Law professor Jonathan Adler, no flaming liberal, accepts much of the science and outlines conservative property rights principles for addressing climate change challenges.
What is surprising about these quotations?
- “… there is reason to believe many of the effects [of climate change] will be quite negative.
- “Excesses” of climate campaigners and “bad behavior” by some scientists “do not, and should not, discredit the underlying science.”
- Despite some “substantial uncertainty … this is not sufficient justification for ignoring global warming or pretending that climate change is not a serious problem.”
- “… effects will be most severe in those nations that are both least able to adapt and least responsible for” the greenhouse problem.
- “Even non-catastrophic warming should be a serious concern.”
What’s actually surprising about these points is not so much the messages, but the messenger.
They’re the thoughts of a long-time “definitely right-of-center” (his words) Jonathan Adler, a Case Western Reserve University law professor and former staffer of the free-market Conservative Enterprise Institute.
Adler expresses his views on the seriousness of climate change in “A Conservative’s Approach to Combating Climate Change.”
Adler, whose conservative quals should be beyond challenge, is among those relatively few political conservatives or libertarians publicly acknowledging the seriousness of anthropogenic climate change and of the science behind it … and to do so clearly and with a suitable passion and conviction.
He points to some skeptics’ views that climate change may be only “more of a nuisance than a catastrophe” and that some effects will be positive. “Were I a utilitarian, and if I placed substantial faith in such cost-benefit studies, I might find these arguments convincing, but I’m not and I don’t. Even if he shared both those perspectives, “there are still reasons to act,” Adler wrote.
His rationale revolves around his — and other conservatives’ — attitudes toward property rights:
The same general principles that lead libertarians and conservatives to call for greater protection of property rights should lead them to call for greater attention to the most likely effects of climate change …. If the land of a farmer in Bangladesh is flooded, due in measurable and provable part to human-induced climate change, why would he be any less entitled to redress than a farmer who has his land flooded by his neighbor’s land-use changes? Libertarians readily accept this principle when government planners violate property rights in the name of economic development. Yet they seem to abandon their commitment to property rights when it comes to global warming.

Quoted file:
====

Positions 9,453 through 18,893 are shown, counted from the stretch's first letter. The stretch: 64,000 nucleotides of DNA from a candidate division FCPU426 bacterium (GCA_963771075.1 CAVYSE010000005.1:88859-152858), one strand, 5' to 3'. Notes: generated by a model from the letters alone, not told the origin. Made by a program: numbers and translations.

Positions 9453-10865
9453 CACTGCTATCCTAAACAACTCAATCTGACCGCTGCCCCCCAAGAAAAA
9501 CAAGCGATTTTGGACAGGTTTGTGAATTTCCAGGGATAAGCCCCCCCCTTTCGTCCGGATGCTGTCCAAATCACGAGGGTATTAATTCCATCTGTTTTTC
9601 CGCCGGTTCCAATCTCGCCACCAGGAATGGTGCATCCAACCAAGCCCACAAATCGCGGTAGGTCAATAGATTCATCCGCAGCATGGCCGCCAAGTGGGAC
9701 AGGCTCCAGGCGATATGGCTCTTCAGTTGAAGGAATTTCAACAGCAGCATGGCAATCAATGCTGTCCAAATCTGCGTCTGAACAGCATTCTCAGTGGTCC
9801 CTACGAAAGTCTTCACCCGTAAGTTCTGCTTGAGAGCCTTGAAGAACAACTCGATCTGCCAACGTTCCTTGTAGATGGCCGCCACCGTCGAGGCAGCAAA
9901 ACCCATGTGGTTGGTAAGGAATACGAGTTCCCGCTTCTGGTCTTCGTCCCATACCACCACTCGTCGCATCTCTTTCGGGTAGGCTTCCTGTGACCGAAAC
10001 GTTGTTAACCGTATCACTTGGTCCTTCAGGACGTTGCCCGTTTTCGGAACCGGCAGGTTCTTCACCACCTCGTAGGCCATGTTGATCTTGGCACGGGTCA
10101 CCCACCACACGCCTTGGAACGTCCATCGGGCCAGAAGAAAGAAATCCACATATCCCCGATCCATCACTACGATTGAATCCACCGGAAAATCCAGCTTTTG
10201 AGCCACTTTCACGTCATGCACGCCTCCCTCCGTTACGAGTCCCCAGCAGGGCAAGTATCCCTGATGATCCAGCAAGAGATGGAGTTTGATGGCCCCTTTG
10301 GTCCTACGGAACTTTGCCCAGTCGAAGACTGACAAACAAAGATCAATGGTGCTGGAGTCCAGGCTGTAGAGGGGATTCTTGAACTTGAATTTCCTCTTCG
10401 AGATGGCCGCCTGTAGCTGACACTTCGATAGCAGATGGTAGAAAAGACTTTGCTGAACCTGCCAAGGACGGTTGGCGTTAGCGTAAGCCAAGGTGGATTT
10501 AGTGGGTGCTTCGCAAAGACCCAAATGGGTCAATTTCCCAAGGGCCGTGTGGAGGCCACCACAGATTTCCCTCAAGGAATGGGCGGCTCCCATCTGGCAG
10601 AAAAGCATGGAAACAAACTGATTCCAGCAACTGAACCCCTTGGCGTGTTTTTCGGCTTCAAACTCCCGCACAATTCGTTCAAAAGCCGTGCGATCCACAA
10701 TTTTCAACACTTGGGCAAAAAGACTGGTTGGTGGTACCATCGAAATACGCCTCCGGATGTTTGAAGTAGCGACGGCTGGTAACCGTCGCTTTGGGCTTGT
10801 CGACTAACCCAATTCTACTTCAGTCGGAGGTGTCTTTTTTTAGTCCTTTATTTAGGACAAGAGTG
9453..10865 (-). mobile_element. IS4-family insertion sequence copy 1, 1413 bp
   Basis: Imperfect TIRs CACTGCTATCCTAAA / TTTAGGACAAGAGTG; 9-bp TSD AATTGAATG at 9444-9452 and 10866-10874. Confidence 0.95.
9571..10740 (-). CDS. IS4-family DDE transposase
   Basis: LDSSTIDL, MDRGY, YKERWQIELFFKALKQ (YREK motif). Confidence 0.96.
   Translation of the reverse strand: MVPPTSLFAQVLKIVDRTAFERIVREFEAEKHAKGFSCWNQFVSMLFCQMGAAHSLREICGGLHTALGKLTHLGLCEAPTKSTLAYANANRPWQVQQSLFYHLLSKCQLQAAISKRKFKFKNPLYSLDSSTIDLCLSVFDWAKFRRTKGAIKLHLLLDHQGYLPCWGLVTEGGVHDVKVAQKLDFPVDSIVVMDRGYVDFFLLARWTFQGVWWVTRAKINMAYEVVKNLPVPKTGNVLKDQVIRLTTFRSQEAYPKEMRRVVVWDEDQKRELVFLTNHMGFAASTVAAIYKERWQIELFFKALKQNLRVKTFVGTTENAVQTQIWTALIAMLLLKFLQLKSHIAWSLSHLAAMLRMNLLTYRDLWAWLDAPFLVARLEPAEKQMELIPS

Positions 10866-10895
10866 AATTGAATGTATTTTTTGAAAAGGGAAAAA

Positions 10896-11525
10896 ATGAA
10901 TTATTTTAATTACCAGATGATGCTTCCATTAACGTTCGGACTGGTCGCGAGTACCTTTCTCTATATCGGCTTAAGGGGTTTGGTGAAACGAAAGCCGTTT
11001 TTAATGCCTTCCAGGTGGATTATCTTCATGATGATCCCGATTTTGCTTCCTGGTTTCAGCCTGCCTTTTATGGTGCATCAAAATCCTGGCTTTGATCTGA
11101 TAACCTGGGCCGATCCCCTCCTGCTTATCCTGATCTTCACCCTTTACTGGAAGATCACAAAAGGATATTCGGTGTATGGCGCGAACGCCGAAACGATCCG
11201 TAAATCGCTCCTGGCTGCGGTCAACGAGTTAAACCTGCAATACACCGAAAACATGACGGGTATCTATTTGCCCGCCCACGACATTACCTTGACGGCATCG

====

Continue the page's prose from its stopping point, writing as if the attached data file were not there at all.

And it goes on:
Accepting the likelihood that global warming is “likely to cause harms that should be addressed,” Adler outlines several approaches:
- Federal support for technology efforts to encourage development of commercially viable low-carbon technologies.
- Lower barriers for development and deployment of alternative technologies.
- Adoption of “a revenue-neutral carbon tax” along the lines advocated by NASA scientist James Hansen. (Yes, a conservative publicly aligning with Hansen!) A carbon tax at a price to be rebated to taxpayers on a per capita basis. “This should be a no brainier” for conservatives, Adler wrote.
- Given that some warming is “already hard-wired into the system … some degree of adaptation will be necessary, with market-oriented approaches playing a role.
No crystal ball needed to note that political “liberals” or “greens” aren’t likely to warmly embrace all of Adler’s ideas. But perhaps their counterparts on the right won’t necessarily reject them all? If that’s the case … perhaps a way to start a broader dialogue on what to do about the climate challenge … and no longer so obsessively focused on what more and more accept as the underlying fundamental scientific evidence.
One can dream.